What is Anatomy Trains Structural Integration?
Updated: Nov 11, 2019
Similar to Rolfing, Hellerwork, and SOMA, Anatomy Trains Structural Integration (ATSI) falls under the umbrella of Structural Integration and target’s the body’s fascia system. Structural Integration is a hands-on, slow and steady physical manipulation of the body’s soft tissue often accompanied by client movement. It aims to create systemic balance by restoring function and bringing awareness to one's body. Anatomy Trains follows a comprehensive map of the body's continuous fascia line, identified and developed by Tom Myers.
ATSI is oriented toward addressing long term solutions to root causes of pain and dysfunction. Each session is designed to release areas under strain and re-educate the body to perform and function, with ease, freedom, finesse, and resiliency. All work is integrated throughout the body via the neck and back before a session’s end.
The ATSI lines create a map of tissue connection along paths of strain and function in the body. ATSI strategy encourages balance along these lines.
Athletes, artists, business professionals, seniors, juniors, and people from all walks of life have benefited from Structural Integration. Thousands have found relief from pain, and improvement in their posture and movement as a result of ATSI. Those who are active in making physical, psychological, or emotional improvements in their lives may find ATSI complement and enhance other efforts.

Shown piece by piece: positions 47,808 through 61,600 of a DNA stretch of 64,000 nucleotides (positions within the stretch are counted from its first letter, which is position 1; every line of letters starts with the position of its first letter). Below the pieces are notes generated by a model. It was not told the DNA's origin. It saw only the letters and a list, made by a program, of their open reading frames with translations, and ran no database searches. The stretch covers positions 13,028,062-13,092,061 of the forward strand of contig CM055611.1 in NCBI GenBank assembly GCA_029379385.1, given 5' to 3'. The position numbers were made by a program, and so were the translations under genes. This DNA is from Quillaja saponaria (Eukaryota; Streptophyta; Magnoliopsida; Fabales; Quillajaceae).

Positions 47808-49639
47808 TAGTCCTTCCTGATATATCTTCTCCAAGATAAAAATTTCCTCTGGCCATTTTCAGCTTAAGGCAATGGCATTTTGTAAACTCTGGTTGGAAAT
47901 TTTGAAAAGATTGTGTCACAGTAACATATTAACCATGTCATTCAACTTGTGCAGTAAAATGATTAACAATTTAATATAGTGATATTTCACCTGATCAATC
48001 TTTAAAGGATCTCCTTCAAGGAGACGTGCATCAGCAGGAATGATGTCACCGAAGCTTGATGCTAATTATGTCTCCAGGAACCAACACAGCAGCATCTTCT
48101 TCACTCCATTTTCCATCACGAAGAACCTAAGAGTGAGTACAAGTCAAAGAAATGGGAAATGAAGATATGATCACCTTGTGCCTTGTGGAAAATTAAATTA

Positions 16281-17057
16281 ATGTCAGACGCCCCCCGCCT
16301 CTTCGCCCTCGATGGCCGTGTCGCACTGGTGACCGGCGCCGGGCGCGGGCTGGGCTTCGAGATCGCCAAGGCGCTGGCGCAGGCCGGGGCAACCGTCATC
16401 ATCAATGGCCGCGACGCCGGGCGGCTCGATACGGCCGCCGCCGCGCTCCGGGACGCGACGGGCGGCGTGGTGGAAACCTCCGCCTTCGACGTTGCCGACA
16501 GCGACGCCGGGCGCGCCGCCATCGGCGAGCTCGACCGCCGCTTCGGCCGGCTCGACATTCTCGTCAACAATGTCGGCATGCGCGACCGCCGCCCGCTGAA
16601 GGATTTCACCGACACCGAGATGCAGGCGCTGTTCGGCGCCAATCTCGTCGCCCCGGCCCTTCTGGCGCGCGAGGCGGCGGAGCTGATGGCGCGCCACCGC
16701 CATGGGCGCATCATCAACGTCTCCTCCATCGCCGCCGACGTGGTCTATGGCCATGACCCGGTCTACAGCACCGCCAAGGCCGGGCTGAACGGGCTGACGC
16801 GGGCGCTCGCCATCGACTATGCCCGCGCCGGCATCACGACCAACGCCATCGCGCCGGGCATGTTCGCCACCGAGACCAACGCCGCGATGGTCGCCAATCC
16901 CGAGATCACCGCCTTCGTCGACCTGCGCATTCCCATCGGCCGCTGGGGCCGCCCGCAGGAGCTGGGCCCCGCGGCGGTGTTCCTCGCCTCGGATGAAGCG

The application of ATSI can feel intense at times and regularly involves client movement. A "before" posture and movement analysis is done in the beginning of most sessions.
An initial 30 minute consultation includes a health history intake, body reading, goal and expectation sharing. This also includes a complimentary 10 minute session for those unfamiliar with the feel of structural integration techniques and to get a better sense if we’d partner well with each other.
Clients typically wear just their shorts or underwear during a session. This is to enable direct access to the skin. A top sheet or blanket is available for warmth or coverage. Clients typically wear just their shorts or underwear during a session. This is to enable direct access to the skin. A top sheet or blanket is available for warmth or coverage.
Unmoisturized skin is ideal for structural bodywork. Moisturized skin reduces the effectiveness of the work. Please avoid using moisturizer, moisturizing soap, or conditioner 24 hours before the session.
More information about Anatomy Trains can be found at AnatomyTrains.com